3. Requesting payments in specific ways – Notice that the email is requesting payment specifically through ACH and they tell you to reach out for the account information. Businesses spend a lot of time paying various vendors. Scammers take advantage of this by inquiring about payments or changing payment methods you’re familiar with. While they could request a wire transfer or cryptocurrency, they may claim a new bank account and request payments be made only to a new routing and account number by ACH like in this email. If a vendor is requesting payment through a new method or to a new account, always verify this with them directly through familiar channel.

While not every scam is the same, most will exhibit these red flags, and as you can tell, they can be very subtle. Emails like this one could result in huge losses for your businesses if you’re not careful. Scammers often employ deceptive tactics to manipulate unsuspecting companies, and your best bet is to be aware of these common red flags.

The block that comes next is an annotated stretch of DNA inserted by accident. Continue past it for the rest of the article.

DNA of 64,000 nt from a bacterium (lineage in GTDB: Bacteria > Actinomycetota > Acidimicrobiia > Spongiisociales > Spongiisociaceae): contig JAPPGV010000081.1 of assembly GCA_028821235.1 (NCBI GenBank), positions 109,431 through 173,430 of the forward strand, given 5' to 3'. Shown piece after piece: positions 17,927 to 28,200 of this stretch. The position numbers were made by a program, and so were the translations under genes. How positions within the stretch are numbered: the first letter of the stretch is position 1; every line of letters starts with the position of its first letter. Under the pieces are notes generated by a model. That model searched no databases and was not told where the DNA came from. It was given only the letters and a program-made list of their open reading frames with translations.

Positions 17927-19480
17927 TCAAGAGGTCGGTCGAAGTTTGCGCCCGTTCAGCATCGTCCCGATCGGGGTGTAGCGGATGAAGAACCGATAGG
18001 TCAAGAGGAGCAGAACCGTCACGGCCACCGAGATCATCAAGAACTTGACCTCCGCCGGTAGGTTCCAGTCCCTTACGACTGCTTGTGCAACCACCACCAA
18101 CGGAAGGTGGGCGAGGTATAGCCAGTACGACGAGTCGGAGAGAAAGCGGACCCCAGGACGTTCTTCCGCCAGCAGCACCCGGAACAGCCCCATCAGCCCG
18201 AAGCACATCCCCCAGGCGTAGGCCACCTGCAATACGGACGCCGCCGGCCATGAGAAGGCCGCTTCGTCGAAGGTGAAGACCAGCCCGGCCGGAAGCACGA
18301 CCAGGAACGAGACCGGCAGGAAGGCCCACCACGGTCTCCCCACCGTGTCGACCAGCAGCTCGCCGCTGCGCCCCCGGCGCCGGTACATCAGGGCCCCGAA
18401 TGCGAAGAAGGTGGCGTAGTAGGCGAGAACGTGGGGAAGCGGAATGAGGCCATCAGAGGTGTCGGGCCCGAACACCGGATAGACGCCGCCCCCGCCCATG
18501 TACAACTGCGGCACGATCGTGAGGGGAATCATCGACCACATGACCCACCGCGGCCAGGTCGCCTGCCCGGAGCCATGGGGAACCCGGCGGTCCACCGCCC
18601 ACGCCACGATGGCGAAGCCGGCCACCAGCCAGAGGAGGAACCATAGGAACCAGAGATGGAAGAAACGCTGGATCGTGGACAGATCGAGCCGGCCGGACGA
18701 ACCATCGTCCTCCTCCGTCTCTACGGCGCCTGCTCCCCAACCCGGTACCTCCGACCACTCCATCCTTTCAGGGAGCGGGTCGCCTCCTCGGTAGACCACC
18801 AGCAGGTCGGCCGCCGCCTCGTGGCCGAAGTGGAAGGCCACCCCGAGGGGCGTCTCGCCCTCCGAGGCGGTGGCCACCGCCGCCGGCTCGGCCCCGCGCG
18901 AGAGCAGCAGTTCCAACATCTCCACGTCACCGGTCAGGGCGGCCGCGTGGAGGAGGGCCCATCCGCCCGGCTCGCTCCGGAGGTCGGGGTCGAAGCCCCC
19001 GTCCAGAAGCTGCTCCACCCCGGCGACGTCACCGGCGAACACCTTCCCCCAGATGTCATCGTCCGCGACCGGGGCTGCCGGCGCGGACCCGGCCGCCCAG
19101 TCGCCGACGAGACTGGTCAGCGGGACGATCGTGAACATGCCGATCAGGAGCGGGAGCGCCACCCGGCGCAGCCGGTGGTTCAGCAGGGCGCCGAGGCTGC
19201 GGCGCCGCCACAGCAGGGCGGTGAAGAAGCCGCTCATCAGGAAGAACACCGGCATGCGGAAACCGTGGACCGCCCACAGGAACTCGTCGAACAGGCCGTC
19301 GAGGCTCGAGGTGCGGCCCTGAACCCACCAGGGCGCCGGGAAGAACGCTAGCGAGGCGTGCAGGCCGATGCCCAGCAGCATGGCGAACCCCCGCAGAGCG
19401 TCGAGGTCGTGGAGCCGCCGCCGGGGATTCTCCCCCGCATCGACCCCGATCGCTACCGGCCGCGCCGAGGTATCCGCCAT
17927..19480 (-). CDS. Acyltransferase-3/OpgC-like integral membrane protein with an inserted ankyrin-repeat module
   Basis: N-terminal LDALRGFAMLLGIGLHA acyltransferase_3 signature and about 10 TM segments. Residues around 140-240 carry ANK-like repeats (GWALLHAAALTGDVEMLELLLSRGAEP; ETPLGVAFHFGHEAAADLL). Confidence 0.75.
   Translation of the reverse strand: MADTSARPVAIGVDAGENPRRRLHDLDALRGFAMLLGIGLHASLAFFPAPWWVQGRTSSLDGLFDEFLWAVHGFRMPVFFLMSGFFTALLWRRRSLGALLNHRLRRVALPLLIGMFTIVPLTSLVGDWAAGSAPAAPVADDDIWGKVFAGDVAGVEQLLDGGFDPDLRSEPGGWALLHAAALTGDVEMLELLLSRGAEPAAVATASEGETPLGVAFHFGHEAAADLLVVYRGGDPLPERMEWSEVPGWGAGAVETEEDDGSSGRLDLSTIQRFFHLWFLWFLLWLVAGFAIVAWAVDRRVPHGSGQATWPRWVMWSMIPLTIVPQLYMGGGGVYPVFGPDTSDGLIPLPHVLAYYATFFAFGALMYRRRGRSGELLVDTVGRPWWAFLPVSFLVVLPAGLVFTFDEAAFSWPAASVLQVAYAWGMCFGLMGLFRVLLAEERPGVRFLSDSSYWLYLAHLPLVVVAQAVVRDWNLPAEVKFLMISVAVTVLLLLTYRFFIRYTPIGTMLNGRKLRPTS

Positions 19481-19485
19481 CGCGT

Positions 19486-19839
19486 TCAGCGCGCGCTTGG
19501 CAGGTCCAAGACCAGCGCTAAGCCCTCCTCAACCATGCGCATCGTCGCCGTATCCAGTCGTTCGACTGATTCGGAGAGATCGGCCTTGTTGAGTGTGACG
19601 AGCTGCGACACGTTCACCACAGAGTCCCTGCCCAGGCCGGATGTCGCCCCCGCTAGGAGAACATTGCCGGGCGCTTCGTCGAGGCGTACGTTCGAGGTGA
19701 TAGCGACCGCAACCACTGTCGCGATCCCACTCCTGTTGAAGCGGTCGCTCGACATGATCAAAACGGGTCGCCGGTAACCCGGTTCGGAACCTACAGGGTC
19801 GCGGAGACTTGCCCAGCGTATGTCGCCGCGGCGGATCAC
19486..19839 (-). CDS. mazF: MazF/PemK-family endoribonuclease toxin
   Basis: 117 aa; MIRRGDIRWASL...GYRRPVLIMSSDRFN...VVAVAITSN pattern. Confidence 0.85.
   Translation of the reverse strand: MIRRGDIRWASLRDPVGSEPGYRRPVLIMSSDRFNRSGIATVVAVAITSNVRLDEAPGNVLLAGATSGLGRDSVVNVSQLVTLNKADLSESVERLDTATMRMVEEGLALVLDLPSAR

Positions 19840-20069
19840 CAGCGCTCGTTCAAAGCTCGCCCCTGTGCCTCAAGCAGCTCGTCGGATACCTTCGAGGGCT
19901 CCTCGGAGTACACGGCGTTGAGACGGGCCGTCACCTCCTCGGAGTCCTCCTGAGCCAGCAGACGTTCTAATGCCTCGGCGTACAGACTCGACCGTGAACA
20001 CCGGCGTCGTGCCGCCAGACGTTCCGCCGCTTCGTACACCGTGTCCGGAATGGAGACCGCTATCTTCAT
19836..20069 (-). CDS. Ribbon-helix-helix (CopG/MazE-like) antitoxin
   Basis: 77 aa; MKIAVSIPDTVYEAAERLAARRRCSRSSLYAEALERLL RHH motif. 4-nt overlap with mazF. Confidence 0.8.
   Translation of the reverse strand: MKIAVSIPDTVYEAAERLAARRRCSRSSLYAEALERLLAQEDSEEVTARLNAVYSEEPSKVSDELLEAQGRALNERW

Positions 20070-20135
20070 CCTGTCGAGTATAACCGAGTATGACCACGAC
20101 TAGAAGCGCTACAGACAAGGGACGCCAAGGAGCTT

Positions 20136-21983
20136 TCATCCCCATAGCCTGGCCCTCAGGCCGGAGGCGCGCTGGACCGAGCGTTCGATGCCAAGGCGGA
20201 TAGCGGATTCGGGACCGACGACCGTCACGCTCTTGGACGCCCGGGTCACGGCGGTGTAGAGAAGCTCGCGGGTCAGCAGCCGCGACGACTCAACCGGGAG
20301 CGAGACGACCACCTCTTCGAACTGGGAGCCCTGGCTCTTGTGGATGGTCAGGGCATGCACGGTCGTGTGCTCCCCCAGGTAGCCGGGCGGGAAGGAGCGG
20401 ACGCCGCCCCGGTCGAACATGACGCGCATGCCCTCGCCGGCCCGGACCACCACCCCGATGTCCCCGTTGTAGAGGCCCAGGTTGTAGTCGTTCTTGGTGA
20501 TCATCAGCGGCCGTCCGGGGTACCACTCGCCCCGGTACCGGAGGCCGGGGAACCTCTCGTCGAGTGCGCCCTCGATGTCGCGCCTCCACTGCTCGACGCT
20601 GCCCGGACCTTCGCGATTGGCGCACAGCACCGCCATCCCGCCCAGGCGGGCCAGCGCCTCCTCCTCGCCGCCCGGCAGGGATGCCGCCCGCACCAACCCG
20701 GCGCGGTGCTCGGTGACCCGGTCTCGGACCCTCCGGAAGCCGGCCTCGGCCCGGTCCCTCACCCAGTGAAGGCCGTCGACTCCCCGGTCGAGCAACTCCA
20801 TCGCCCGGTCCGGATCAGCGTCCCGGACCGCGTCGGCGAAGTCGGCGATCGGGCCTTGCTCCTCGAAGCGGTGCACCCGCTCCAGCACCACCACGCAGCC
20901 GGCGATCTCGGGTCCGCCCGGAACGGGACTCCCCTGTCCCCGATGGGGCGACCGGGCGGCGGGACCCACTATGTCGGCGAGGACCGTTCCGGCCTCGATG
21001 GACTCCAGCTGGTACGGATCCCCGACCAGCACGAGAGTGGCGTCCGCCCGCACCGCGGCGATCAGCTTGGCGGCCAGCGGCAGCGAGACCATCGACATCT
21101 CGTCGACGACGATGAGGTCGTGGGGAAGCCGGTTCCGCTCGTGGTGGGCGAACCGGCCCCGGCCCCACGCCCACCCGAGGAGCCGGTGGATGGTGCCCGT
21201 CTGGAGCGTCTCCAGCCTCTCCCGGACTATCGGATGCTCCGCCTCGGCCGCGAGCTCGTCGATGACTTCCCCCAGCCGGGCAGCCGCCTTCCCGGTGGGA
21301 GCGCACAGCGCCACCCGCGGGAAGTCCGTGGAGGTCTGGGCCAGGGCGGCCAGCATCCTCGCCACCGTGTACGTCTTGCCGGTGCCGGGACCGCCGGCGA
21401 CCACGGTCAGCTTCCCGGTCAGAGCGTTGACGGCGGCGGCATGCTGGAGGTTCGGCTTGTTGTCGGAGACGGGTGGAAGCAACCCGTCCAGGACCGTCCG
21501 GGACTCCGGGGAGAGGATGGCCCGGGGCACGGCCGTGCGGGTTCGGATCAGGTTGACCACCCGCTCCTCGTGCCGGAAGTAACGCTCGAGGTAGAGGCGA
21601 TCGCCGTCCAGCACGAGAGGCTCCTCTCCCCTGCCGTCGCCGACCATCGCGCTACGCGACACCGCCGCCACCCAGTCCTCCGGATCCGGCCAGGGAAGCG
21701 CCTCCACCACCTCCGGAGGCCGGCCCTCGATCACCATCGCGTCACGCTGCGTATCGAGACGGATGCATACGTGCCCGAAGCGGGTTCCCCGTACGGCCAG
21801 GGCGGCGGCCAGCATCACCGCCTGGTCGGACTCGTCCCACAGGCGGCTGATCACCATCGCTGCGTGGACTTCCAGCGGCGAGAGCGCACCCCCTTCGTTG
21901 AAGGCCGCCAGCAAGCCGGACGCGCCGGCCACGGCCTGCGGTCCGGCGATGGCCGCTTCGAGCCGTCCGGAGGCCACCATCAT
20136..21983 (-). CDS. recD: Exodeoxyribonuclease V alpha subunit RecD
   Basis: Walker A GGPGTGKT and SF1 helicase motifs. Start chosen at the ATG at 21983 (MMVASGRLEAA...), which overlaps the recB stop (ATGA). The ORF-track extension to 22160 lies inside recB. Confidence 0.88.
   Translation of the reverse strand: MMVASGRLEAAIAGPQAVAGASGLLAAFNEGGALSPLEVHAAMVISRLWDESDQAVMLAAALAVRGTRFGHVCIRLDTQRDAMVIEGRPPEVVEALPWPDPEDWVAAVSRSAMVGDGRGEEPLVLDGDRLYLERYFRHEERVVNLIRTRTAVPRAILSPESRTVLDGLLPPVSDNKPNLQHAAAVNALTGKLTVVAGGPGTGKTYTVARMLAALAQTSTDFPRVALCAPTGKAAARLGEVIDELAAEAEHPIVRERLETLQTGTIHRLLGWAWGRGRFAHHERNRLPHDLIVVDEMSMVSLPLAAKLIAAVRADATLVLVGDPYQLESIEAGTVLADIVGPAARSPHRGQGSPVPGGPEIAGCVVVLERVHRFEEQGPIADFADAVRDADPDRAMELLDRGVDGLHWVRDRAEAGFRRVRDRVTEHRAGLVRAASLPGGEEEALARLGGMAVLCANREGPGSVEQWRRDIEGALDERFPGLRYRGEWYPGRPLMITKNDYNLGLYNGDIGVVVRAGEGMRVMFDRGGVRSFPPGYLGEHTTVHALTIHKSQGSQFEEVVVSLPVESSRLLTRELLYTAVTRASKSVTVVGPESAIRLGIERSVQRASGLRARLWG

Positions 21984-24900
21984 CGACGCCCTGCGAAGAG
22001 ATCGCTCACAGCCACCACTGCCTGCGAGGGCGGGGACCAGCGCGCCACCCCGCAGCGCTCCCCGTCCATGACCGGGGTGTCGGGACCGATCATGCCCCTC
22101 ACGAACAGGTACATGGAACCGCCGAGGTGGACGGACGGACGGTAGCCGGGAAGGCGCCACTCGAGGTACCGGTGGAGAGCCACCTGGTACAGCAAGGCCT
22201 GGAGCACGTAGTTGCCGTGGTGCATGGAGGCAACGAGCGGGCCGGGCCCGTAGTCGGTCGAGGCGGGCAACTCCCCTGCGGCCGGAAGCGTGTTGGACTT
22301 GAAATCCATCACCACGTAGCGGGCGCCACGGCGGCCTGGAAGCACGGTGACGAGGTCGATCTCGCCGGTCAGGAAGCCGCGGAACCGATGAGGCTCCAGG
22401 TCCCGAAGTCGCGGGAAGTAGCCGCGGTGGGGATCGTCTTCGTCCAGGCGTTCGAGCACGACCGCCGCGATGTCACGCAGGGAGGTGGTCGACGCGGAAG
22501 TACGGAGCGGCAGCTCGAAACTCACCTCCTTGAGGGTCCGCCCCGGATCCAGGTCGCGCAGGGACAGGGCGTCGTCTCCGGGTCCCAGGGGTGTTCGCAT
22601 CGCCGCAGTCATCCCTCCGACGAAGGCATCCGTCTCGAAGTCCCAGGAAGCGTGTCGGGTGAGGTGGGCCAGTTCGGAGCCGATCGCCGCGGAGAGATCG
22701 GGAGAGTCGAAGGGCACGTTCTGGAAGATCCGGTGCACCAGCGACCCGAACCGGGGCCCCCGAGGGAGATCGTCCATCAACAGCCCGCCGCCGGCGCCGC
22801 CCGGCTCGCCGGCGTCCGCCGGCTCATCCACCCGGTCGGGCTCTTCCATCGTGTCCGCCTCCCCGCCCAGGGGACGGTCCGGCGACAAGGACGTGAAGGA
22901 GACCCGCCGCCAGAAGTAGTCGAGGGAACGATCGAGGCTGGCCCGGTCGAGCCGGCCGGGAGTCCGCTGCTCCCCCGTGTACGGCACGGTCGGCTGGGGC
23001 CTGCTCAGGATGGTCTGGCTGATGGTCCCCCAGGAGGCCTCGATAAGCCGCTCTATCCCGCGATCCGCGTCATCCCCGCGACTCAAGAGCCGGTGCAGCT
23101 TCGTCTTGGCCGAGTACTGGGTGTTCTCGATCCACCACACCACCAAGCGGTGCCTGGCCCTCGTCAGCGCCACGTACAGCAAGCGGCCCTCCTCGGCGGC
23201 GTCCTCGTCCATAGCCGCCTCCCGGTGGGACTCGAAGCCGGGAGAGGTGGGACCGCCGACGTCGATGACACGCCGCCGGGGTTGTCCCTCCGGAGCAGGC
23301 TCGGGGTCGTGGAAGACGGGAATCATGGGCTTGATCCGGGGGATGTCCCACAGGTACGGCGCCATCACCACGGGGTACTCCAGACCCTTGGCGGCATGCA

Types of Business Scams

The landscape of business scams is always evolving. Various schemes target different aspects of a company's operations, seeking to exploit weaknesses for financial gain. Some prevalent examples include:

  • Business Email Compromise (BEC) Scams, in which attackers compromise email accounts to impersonate executives, then manipulate employees into transferring funds.
  • Fake invoices and unordered merchandise scams involve sending fraudulent invoices or unsolicited goods, relying on the recipient's lack of scrutiny.
  • Online listing and advertising scams deceive businesses into paying for fake advertisements or listings, promising increased visibility and customer traffic.